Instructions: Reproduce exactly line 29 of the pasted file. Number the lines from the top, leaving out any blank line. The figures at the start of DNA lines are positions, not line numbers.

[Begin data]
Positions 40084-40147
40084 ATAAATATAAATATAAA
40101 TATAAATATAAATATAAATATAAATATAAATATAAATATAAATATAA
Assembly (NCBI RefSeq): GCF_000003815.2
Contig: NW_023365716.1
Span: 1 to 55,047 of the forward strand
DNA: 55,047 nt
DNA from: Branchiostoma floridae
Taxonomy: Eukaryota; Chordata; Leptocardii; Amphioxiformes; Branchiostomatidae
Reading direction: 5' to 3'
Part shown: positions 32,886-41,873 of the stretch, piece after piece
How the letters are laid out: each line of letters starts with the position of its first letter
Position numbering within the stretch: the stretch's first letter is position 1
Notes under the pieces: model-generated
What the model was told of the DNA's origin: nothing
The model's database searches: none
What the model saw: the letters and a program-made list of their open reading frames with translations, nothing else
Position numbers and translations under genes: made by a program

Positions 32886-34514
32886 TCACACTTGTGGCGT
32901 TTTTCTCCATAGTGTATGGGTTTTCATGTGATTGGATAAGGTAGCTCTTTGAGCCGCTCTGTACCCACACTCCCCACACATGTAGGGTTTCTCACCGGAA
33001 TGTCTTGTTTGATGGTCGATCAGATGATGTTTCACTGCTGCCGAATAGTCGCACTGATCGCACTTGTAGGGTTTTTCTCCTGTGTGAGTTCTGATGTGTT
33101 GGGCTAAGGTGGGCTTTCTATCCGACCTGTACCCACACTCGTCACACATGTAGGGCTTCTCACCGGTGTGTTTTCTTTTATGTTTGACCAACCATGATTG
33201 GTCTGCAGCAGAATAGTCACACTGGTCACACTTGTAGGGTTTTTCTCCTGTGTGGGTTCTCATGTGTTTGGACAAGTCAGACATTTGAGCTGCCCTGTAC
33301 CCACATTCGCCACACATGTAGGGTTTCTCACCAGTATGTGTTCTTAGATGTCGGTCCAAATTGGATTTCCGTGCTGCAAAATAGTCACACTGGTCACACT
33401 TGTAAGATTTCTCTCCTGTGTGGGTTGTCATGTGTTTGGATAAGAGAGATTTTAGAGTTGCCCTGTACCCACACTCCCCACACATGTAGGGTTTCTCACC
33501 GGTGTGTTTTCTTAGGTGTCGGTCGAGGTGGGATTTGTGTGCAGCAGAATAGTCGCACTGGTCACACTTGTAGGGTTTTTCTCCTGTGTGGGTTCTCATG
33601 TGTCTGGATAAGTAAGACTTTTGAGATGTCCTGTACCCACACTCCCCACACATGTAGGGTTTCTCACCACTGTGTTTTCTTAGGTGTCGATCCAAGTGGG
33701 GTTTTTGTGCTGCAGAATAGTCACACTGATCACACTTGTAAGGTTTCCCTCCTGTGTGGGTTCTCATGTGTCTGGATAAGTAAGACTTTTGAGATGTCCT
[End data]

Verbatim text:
33701 GTTTTTGTGCTGCAGAATAGTCACACTGATCACACTTGTAAGGTTTCCCTCCTGTGTGGGTTCTCATGTGTCTGGATAAGTAAGACTTTTGAGATGTCCT